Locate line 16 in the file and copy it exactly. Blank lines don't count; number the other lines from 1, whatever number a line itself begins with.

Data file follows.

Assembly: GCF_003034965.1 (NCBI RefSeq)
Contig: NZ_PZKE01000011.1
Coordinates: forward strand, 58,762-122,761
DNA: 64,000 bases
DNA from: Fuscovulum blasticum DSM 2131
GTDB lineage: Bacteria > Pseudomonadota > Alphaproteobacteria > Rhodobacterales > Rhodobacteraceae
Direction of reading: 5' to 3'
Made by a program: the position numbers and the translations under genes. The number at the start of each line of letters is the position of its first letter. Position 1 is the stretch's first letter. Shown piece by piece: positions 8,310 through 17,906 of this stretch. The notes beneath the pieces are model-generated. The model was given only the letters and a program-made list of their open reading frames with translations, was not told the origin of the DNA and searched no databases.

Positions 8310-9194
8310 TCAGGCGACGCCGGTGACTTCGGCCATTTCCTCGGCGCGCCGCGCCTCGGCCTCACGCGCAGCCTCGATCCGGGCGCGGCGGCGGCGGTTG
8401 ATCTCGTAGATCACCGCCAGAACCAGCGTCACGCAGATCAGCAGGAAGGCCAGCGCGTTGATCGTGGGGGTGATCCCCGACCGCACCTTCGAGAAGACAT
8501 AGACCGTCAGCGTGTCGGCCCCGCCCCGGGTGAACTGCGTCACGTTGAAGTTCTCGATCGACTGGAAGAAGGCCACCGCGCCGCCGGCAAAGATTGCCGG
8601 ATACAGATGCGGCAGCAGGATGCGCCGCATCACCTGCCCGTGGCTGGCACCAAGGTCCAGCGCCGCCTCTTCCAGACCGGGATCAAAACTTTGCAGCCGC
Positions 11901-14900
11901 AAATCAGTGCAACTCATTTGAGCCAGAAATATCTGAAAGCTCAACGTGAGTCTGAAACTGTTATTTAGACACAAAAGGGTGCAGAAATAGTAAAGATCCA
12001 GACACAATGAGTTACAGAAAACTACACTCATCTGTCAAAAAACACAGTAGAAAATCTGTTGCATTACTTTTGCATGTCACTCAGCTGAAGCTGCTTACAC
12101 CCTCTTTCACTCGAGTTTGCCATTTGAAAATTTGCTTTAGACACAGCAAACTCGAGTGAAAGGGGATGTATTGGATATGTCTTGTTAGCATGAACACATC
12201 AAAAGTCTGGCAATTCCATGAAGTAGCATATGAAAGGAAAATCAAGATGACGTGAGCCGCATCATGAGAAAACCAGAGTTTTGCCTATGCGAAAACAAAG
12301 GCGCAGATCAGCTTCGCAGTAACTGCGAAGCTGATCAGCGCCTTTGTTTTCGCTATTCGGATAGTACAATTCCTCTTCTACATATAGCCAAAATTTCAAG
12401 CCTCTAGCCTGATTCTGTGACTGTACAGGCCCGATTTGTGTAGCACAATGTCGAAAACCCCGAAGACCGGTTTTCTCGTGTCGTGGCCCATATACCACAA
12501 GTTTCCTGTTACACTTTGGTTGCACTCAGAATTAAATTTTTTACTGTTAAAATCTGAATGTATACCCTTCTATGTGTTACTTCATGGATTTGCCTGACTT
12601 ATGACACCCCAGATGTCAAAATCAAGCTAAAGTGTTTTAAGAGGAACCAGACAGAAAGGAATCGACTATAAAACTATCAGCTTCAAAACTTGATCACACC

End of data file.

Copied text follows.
12001 GACACAATGAGTTACAGAAAACTACACTCATCTGTCAAAAAACACAGTAGAAAATCTGTTGCATTACTTTTGCATGTCACTCAGCTGAAGCTGCTTACAC